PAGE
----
The ideal situation for a new product in a competitive marketplace is to keep the new product under wraps as long as possible, while seeking trademark priority rights. However, the process for obtaining trademark rights (for a trademark that has not yet been used) requires the filing of an application to register that trademark at the United States Trademark Office. Unfortunately, the filing of such an application becomes public shortly after it is filed.
In most cases this is not a problem for the trademark owner. However, when it comes to high-profile companies in a competitive marketplace, such as Apple, Microsoft, Samsung and other tech companies, public knowledge of a new product may have far ranging consequences. For example, if Apple develops a watch that has new and novel functions, even the slightest leak that a watch is being developed may have an effect not only on Apple’s stock price, but on its competitors’ stock prices as well. Consumers may withhold purchases in anticipation of the new watch not only affecting purchases of now available Apple watches but also its competitor’s watches. Apples’ competitors may also feel the need to speed up their development of new watches in order to match Apple’s development.
Of course, the new watch has to have a brand – a trademark – to promote the sale of that watch. In such high-profile environments, competitors carefully watch the records of the US Trademark Office to see who has made new filings. A published trademark application not only includes the identity of the owner but also the intended specific goods and services with which the new trademark is going to be used.
Is there such a thing as a covert trademark filing?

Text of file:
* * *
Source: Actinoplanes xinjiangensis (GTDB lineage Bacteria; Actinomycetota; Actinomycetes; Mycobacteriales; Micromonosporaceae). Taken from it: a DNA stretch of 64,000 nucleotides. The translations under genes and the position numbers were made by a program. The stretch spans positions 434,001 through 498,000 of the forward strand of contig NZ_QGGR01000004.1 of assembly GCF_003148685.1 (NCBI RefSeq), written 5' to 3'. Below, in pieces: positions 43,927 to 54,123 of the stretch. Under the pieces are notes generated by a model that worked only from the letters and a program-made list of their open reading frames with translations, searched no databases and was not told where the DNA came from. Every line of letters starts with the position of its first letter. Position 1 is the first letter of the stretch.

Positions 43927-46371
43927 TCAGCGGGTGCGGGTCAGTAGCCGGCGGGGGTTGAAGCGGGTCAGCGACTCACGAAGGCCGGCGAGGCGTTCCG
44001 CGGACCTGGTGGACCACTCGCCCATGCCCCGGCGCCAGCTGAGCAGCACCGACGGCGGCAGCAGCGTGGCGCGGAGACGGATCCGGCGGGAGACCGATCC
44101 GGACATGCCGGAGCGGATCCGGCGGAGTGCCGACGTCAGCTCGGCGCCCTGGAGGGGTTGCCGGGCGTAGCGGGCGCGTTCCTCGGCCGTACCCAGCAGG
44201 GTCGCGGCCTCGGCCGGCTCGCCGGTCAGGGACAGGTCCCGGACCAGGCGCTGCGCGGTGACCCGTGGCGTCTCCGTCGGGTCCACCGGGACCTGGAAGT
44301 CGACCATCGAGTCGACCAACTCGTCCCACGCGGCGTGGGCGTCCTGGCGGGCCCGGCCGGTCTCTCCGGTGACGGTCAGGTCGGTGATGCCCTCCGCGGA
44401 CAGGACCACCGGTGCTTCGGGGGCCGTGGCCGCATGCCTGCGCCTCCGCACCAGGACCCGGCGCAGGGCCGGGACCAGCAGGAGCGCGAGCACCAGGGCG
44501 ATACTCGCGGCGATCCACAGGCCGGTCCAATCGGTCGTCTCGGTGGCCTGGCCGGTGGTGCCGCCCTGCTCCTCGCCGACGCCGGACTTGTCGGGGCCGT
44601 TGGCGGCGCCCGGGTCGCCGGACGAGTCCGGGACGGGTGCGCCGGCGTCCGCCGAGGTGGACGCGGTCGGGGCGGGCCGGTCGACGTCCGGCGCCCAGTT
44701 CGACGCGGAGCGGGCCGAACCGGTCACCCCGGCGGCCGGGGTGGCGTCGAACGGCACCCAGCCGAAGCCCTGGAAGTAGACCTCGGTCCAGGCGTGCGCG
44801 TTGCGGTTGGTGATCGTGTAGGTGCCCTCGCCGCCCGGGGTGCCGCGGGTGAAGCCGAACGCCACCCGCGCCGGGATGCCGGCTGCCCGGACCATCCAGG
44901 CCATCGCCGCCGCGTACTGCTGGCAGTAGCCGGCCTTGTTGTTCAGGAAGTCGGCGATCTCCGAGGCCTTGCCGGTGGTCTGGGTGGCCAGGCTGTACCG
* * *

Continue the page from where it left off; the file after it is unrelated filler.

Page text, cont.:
The short answer is yes! But only the filing remains hidden and only for six months and only if it’s done a certain way. So here is the recipe for keeping the filing of a trademark away from prying eyes. First, however, some trademark law background.
An international agreement called the Paris Convention was adopted in 1883 to provide a platform for the protection of intellectual property rights amongst countries. Specifically for trademarks, a trademark application can be filed in one country and the filing date of that initial trademark filing will be recognized as the filing date in a subsequent country filing. The Paris Convention uses the phrase “right of priority” to identify the claim of using the first filing date as the date for subsequent trademark application filings. In other words, the subsequent filings will be regarded as if they had been filed on the same day as the initial application filing.
So, you ask, how is this useful to keep a trademark filing covert? It has to do with the Internet – or the lack thereof – in certain trademark offices. Trademark filings in most trademark offices can be searched online. There are still a few trademark offices in the world that do not provide online access to their trademark filings. In the example of Apple’s new watch and wanting to obtain trademark rights as soon as possible, Apple chooses such a country and files an initial trademark application. Apple may even file that initial application through a wholly owned subsidiary having a name unrelated to Apple.
Under the Paris Convention, Apple or its wholly owned subsidiary can then file an application in the United States trademark office to register that trademark, based on an intent to use that trademark which now has a filing date that is six months old!
As a final word and to simplify this, the following jurisdictions do not currently publish trademark applications online: Honduras, Jamaica, Liechtenstein, Mauritius, Saint Lucia, Swaziland, Tonga, and Trinidad and Tobago. There are a few others and all the jurisdictions have very willing and able trademark practitioners happy to oblige. You may also want to consider visiting, for example, Jamaica or St. Lucia to personalize the filing and perhaps consider the cost of the trip as a business expense. 🙂